Are you having trouble figuring out Pope Francis? If you are, then FoxNews.com has a book for you to read.
Austen Ivereigh, journalist and former adviser to now-retired British Cardinal Cormac Murphy O’Connor, argues in “The Great Reformer: Francis and the Making of a Radical Pope” that, like his home country of Argentina, left-right paradigms do not adequately define Jorge-Mario Bergoglio, but this makes him no less revolutionary for an institution frequently defined by its wariness to change.
The thrust of Ivereigh’s book is that only by delving into Francis’ past, particularly his Jesuit background and his acceptance of certain forms of Peronism, can the reader understand his plan for the Church. Peronism — a movement launched by former-Argentinian president Juan Peron — rejects both capitalism and socialism and advocates a third way based on social justice, nationalism and state involvement in the economy.
… and …
Bergoglio came to respect Peronism for the way it articulated the values of the people and their traditions. It leads, in Ivereigh’s view, to a Bergoglio who rejects Marxism and neo-liberalism as ideologies that place ideas above people, especially the poor. Ivereigh uses as an example Bergoglio’s position after the Second Vatican Council (1962-5) where he embraced the Council’s “preferential option for the poor” without sliding into the camp of some progressive bishops and clergy, who blended church teaching with Marxist ideology.
“He had a particular understanding of the renewal which was anti-liberal and anti-Marxist. He’s a nationalist, comes out of a nationalist Catholic tradition in Argentina … which tends to value the values of ordinary people and the traditions of Argentina and would see the Enlightenment as being foreign to that tradition,” Ivereigh told FoxNews.com. “So he wasn’t a conservative, but he had an understanding of the Council that was at odds with a certain kind of progressive view.”
… and …
Ivereigh’s Francis is a complex man full of surprises and contradictions, trying to balance faithfulness to the Church’s doctrines with an evangelical passion for bringing people to Jesus Christ, and trying to helping the poor spiritually and politically without embracing Marxism. “The Great Reformer” does not solve what Ivereigh calls the “Francis enigma” but it does go a long way to shining light on the pope’s background, how he thinks and what he has in store for the Church.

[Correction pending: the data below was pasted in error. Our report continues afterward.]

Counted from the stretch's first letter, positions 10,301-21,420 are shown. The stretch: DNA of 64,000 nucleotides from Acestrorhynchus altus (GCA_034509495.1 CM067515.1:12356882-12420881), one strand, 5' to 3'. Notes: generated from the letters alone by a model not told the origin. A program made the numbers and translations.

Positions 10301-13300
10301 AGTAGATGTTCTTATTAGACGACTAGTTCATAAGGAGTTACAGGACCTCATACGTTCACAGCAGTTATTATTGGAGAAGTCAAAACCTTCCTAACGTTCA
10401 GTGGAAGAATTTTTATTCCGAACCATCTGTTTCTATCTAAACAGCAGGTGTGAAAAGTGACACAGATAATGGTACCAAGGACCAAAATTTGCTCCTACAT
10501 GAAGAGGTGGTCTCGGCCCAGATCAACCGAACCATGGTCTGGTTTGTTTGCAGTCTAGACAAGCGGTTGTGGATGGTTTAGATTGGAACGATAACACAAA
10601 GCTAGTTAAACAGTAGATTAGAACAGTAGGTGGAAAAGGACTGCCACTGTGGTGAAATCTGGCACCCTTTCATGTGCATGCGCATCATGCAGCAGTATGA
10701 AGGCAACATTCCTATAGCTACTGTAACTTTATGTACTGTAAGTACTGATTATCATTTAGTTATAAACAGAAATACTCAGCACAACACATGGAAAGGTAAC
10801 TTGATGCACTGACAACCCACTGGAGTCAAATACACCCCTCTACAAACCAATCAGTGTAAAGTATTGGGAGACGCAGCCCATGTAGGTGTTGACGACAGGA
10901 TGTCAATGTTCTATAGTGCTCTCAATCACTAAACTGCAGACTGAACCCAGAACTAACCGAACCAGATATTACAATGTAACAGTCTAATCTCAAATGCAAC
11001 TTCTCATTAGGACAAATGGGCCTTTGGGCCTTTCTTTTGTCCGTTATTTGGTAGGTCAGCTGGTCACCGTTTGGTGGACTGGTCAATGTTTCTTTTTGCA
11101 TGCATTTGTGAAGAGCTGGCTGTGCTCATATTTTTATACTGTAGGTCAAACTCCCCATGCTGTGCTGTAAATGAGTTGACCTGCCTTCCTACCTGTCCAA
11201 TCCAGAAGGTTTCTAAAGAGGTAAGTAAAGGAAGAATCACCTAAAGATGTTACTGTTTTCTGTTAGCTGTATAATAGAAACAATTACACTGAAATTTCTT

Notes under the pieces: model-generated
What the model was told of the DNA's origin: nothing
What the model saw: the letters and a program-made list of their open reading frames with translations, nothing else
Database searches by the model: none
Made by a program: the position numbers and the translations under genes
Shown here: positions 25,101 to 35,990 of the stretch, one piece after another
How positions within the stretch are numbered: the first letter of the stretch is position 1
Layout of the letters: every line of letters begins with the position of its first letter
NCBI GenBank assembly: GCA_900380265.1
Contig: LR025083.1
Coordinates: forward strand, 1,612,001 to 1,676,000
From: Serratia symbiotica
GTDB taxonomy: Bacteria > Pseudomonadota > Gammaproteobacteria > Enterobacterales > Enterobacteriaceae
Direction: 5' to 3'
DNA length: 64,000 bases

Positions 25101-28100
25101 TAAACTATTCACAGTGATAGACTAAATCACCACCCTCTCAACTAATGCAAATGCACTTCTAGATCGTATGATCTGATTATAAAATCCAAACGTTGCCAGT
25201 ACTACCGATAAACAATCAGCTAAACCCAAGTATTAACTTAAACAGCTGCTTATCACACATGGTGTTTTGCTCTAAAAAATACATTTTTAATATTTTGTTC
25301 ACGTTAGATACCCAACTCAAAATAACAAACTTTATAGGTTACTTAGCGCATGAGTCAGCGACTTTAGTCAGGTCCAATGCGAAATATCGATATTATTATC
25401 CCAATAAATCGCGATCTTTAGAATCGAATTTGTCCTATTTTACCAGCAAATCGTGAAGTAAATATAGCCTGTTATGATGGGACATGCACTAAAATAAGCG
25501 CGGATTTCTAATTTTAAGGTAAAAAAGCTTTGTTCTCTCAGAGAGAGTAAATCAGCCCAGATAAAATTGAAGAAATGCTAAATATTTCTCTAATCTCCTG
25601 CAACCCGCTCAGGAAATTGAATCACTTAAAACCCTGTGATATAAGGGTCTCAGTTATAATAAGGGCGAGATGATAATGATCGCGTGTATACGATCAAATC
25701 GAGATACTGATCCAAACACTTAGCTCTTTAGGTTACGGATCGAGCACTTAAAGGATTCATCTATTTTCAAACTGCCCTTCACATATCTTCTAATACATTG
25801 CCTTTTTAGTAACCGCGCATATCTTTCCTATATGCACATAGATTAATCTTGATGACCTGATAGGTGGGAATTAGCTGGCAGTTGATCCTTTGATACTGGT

While FoxNews.com was interviewing Dr. Ivereigh, our roving reporter was uncovering some little-reported information about President Obama. If a single picture is worth a thousand words, then …
Yep, the above photo shows Obama wearing a Jewish yarmulke (kippah) while praying at the Western Wall, the remains of the last Jewish Temple in Jerusalem. TheKotel.org states, “We all know that the Western Wall, the Kotel, is the most significant site in the world for the Jewish people. We know that it is the last remnant of our Temple. We also know that Jews from around the world gather here to pray. People write notes to G-d and place them between the ancient stones of the Wall.”
The above image of Obama isn’t a fluke (and it isn’t photo-shopped, either). In 2009, Obama became the first President to host a Passover Seder in the White House.
If Obama favors Jewish ways, then that would explain a part of his personality. It is widely known that Obama will occasionally drink beer, which is an alcoholic beverage. Muslims aren’t permitted to drink alcoholic beverages, but Jews are allowed to, as Rabbi Tuckman reveals.
Anyway, what do Pope Francis and President Obama have in common? The answers are …
A) Both men have imitated Dizzy Devil by wearing a beanie, although Dizzy’s beanie is better.
B) I have always wondered what it would look like if the two men mud-wrestled each other. Now I now. (What? Haven’t you ever wondered that, too?)
C) Both men are public figures who are sometimes misjudged by their critics.
It isn’t wise to have a cocksure attitude about one’s ability to accurately judge others, because God alone has the ability to make absolute perfect judgments about people. Fallible Humans can’t see into people’s hearts. Only God can do that (1 Samuel 16:7).
For people who don’t believe in God’s existence, there is always Rabbi Tuckman’s sacramental wine, or if they prefer to make absolut judgments, then there is …